Castle Cornet – The historical defense of the island and the roadstead in Guernsey

Formerly a tidal island, it was originally fortified until the 13th century. In 1066 when William Duke of Normandy became William I, King of England, the island became possession of the English Crown. In 1204, King John lost control of Normandy but the island remained in the possession of the English Crown.

Castle Cornet over the harbour of St Peter Port / Image source

In 1338 the French attacked and occupied the castle, which they held until 1345, where it was recaptured by the English. In 1358 the French returned and recaptured the castle, but were expelled the following year. French attacks lasted until the 16th century.

Castle Cornet was upgraded many times, with constructions and additions, due to the serious damage it suffered during the conflicts with the French and the English Civil Wars. Many modifications were made to the castle during World War II by the German occupiers as the defenses had to be updated again for the modern war.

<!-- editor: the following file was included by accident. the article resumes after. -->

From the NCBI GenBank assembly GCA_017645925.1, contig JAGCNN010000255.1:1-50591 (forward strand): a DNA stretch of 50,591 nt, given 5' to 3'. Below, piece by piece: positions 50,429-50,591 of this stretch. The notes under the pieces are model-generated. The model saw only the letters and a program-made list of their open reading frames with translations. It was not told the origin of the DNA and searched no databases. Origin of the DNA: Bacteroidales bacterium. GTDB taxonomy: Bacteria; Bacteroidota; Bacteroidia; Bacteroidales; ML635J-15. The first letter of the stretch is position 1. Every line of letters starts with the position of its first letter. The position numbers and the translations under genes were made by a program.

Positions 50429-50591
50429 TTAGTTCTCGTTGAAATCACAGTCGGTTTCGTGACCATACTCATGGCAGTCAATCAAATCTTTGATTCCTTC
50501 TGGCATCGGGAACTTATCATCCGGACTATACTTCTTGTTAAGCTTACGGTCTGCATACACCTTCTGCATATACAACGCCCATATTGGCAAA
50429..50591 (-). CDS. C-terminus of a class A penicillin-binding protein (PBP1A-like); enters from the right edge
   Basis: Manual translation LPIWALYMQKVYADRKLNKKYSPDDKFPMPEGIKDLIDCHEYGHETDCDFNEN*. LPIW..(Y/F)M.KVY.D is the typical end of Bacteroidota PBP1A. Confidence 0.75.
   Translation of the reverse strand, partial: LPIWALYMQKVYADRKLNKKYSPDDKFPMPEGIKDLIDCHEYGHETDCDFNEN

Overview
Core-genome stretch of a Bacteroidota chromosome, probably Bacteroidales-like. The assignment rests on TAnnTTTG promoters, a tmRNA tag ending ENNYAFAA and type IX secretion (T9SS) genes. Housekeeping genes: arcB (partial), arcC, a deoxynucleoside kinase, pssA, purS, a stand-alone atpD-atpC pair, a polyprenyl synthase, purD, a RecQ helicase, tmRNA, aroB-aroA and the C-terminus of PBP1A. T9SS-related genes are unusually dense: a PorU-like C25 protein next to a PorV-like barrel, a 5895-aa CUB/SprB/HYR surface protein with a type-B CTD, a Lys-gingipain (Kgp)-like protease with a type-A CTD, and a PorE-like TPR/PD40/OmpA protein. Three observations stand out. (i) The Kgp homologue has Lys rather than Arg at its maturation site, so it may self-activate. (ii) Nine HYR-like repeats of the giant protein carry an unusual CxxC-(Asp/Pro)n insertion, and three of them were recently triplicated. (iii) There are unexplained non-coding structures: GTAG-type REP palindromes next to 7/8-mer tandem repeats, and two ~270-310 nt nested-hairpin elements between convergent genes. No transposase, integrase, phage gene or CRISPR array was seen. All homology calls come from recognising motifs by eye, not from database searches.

The castle houses five museums. These include The Story of Castle Cornet, the 201 Squadron (RAF) Museum, the Naval Museum, the Royal Guernsey Light Infantry Museum and the Royal Guernsey Militia Museum. Also, within its walls there are four historic gardens with 17th and 19th century motifs which are taken care of by the castle owners.

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